Curmudgeon’s Corner

Posted on May 30, 2014

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Curmudgeon's Corner

This is a new ELGL column called “Curmudgeon’s Corner” where we pick apart some commonly held misconceptions about technology, management principles, or anything else where ELGL members seek progress and innovation.

In this installment, we look at Prezi.  Our resident curmudgeon is Kent Wyatt, Senior Management Analyst at the City of Tigard, and co-founder of ELGL.  Refuting his grumpy claims are Bridget Doyle, Communications Director at the Village of Lombard, IL; Patrick Rollens, Communications Director at Village of Oak Park, IL; and Ben Kittelson, Project Manager for ELGL and Oregon Metro Newsroom Intern.

Wyatt offered up three critiques of Prezi, and Doyle, Rollens, and Kittelson provided responses.  Here we go:


Kent Wyatt Claims:

It’s the latest fad – what happens when the next best thing comes along.

Patrick Rollens Responds:

You’re right – pardon me while I load up a Powerpoint presentation from a 3.5-inch floppy disk while watching a VHS tape of “Speed” play on my old-school cathode ray tube television. The point is, technology is always in flux, and it takes less and less effort to stay abreast of the latest developments these days. Back in the 1980s, if you wanted to use a computer to help write a report, you had to literally learn coding language. That was quite a technological leap for the average worker.

Nowadays, the time and investment required to learn a new program or app is measured in minutes, not days or weeks. Don’t sell yourself short, Kent! You’re good enough, you’re smart enough, and doggone it, you can spend 15 minutes learning to be a whiz on Prezi!

Then, in a few months or years, when the next big thing supplants Prezi, you’ll be confident in your ability to sit down, furrow your brow, and master this new thing in mere minutes.


Kent Wyatt Claims:

It’s just a more complicated version of PowerPoint that is cloud-based.

Ben Kittelson Responds:

The ability to see the big picture and organize your thoughts in different ways than a simple stack of slides is Prezi’s most powerful feature, but that ability can make it seem more complicated than it is. Prezi is actually less complicated than PowerPoint, considering what it can do. As you work with it and get used to its features Prezi becomes an easier way to create more visually appealing presentations. PowerPoint does offer ways to create graphics and animations, but less skill and time is needed to do the same (or better) visual effects in Prezi. Prezi offers more creative options than PowerPoint, and that may seem more complicated, but it is worth it.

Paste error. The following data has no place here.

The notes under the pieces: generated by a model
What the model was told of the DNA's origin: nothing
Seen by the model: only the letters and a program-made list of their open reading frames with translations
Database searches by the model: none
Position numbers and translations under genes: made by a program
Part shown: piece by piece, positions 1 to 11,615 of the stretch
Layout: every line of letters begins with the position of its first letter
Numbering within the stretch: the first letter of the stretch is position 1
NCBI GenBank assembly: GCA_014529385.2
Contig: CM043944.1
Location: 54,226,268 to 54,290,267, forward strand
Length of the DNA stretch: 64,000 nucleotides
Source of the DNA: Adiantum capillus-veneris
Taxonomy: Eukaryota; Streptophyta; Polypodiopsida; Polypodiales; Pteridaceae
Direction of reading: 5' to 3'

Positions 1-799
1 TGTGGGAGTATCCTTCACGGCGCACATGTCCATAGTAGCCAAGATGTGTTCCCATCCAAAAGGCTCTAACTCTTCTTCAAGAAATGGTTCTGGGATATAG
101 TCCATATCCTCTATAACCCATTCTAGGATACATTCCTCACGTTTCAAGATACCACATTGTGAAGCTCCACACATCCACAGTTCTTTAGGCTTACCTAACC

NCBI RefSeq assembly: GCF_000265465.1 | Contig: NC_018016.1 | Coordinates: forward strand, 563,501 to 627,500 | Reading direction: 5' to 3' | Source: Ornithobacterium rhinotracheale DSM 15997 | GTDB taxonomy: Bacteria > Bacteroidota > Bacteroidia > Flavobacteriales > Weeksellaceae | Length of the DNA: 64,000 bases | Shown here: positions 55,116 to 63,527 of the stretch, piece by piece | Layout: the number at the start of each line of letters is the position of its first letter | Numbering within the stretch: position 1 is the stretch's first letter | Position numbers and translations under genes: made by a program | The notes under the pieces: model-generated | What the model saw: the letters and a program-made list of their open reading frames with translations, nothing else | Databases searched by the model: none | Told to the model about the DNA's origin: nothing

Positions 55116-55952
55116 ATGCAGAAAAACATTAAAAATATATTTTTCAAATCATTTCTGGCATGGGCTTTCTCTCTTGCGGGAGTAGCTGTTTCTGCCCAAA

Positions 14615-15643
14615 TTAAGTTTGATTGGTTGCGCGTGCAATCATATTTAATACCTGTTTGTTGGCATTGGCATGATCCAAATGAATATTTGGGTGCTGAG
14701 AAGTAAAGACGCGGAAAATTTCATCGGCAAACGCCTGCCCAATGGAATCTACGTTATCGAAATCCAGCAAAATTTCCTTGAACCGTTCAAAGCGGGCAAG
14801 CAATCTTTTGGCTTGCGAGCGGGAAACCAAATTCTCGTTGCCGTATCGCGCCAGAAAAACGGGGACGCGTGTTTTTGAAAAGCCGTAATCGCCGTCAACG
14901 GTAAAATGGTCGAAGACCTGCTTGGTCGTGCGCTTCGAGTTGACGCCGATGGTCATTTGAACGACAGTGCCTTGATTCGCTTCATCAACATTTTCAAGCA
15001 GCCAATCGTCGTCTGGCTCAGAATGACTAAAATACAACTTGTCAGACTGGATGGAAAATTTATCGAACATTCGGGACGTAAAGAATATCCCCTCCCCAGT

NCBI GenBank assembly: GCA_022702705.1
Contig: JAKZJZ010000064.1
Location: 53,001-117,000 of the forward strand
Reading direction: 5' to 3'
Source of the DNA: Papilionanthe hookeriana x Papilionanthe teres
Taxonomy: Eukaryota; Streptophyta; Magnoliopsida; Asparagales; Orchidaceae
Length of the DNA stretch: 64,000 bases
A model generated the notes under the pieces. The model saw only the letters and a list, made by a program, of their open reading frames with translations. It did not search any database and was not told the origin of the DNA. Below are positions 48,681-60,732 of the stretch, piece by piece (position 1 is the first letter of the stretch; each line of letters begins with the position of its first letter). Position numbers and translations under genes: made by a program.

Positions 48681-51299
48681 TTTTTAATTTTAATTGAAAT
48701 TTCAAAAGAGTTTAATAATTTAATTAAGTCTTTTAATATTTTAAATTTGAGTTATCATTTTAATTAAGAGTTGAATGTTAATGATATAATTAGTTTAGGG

Being cloud-based is another benefit of using Prezi. No longer do you have to ensure you have the right version of the presentation, that it saved onto a USB, or emailed to yourself. No longer is there a worry that the presentation you created on a Mac or in an old version of PowerPoint will show up the same on a different computer. Prezi offers a way to access your presentation from any computer with only an internet connection, and for the faint of heart you can download your Prezi to your computer and save it just in case there is no wifi. Because Prezi is cloud-based, multiple people can edit the presentation at the same time. This is a great feature for group projects and it’s an awesome way to creep on your co-presenters.


Kent Wyatt Claims:

Too many visual effects which distracts from a message.

Bridget Doyle Responds:

Yes, I could see the untrained Prezi user getting a little overzealous with effects, which could be distracting. But Prezi’s strong point is exactly that – it’s visual and interactive presentation of information. It’s fluid, engaging and interesting. The movement from space to space or slide to slide keeps the audience awake. What’s interesting about Prezi is you can see the whole visual presentation in front of you at the very beginning – but you can’t read the individual slides until they’re featured. It almost gives the audience a preview while keeping them guessing about where you’re going next.

I also really enjoy the way you can create slides within slides. If there’s a complementary piece to a portion of your presentation, you can present it as almost a sidebar. It gives your work depth but helps the audience organize the information in their mind. The way you can easily embed YouTube and other media is key – as more and more presentations are featuring visual elements. Prezi also has a modern feel, with themes that can be customized to fit your presentation. Are you presenting slides that are parts of a whole? Prezi has a format for that. Are you presenting slides that lead up to a big announcement? Prezi has a format for that. Are you presenting a blueprint of a plan? Prezi has a format for that.

I think at the core, Prezi takes a lot from PowerPoint. But I like to think of Prezi as the PowerPoint for the millennial – it’s the same thing, but more engaging, modern and fluid.

So there you have it – the perspectives of a technology curmudgeon and some valuable feedback from more progressive presenters.  What’s your take?  Do you think Prezi is a useful tool, or are you still a Power Point aficionado?

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